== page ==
My life as a tour guide in Guatemala
My name is Christian and I grew up with my grandparents in Ciudad Vieja. I come from a family of seven children. My mom left my sister and me when I was three years old, because she couldn’t take care of us financially. I had the opportunity to go to a private school, but my siblings born after me didn’t. My mom decided she wanted to raise the rest of her kids by herself and that is what she did. They were less privileged than me and didn’t have the access to good resources. My mom now sells necklaces in San Felipe de Jesús, a town nearby Ciudad Vieja, to financially support the family, but it still isn’t enough to send my siblings to a good and decent school. This is why my mom applied to Niños de Guatemala and that’s the reason why four of my siblings go to school at NDG in Ciudad Vieja.
I went to a public Kindergarten, but studied in private schools the rest of my life. One of the main differences between public and private schools are that public schools are basically free, but don’t provide high quality classes. However, Niños de Guatemala provides this high quality classes to low income families in Guatemala. At the NDG schools the children get classes in English, computing, and Kaqchikel — classes they wouldn’t have received at public school. What touches me the most is the personal attention NDG gives to their students. Every afternoon students who need extra help, get ‘refuerzo’, where a student sits down with their professor in a small group or individually so he or she can work on the things that are difficult for them. My siblings are benefiting from NDG and can have a better life in the future.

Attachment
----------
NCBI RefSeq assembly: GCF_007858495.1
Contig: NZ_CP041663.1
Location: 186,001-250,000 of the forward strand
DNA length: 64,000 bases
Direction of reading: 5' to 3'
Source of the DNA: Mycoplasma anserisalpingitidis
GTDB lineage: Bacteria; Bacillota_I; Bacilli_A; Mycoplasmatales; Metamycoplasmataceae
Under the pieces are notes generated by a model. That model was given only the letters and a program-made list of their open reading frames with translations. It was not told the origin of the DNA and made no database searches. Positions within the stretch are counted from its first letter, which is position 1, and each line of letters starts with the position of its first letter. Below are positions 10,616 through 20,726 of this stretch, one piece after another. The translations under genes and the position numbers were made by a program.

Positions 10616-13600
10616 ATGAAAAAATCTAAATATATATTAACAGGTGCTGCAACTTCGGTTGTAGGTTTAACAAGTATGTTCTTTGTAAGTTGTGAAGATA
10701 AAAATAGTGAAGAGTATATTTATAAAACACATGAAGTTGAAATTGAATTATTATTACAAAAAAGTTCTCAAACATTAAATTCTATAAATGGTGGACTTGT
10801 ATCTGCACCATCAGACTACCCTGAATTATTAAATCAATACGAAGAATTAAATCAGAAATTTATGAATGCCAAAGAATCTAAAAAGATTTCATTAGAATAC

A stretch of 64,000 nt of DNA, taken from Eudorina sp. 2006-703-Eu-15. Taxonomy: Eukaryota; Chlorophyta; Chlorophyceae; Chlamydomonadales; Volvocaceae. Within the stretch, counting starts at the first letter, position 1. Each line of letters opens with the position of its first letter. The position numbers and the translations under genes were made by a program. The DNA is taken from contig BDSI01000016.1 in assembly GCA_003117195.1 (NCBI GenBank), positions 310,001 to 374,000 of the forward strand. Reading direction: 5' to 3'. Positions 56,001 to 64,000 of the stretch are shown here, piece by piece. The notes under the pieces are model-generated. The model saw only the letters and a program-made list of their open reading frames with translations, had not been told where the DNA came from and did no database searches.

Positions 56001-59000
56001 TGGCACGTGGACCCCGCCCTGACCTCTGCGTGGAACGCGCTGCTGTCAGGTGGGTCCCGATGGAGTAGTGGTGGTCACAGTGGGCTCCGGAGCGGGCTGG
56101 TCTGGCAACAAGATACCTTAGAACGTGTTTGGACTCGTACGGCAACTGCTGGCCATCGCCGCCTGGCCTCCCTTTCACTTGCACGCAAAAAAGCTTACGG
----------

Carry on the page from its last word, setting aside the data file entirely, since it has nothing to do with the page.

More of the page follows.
Niños de Guatemala really has helped the community of Ciudad Vieja. Family businesses have grown during the years, there is less illiteracy (because children motivate their parents to study and learn) and parents are stimulated to share the right norms and values with their children. I think my siblings and all NDG students have the chance for a better future than their parents. They will know how to study, find a job and treat their children with lots of respect.
The programs NDG provides to the children, like social work and psychology, teaches them that every child in Guatemala is entitled to the same rights and values. I really like the Padrino Program, I benefited from a similar program in my private school, and it taught me that people all across the globe are willing to help others. It shows a child that somebody who doesn’t know you in person can show you love, such as by regularly sending letters. Because of the Crianza con Cariño program, parents are less likely to use violence to correct their children, and in this way their children will grow up with a different mentality.
Our tour to Ciudad Vieja takes you off the path and not only shows you the beauty of Guatemala, but also the reality. Being a guide is an important position in NDG as I can share and exchange my personal story and the local stories about Ciudad Vieja and the impact NDG has made on the community. The tour to Ciudad Vieja gives you insight into the people’s life in Guatemala — how they live, what they do for a living and what local work looks like. Tour participants can see the beauty of the local jobs, but also the danger of performing them.
If it wasn’t for Niños de Guatemala and its social businesses, the life of the citizens in Ciudad Vieja would be totally different.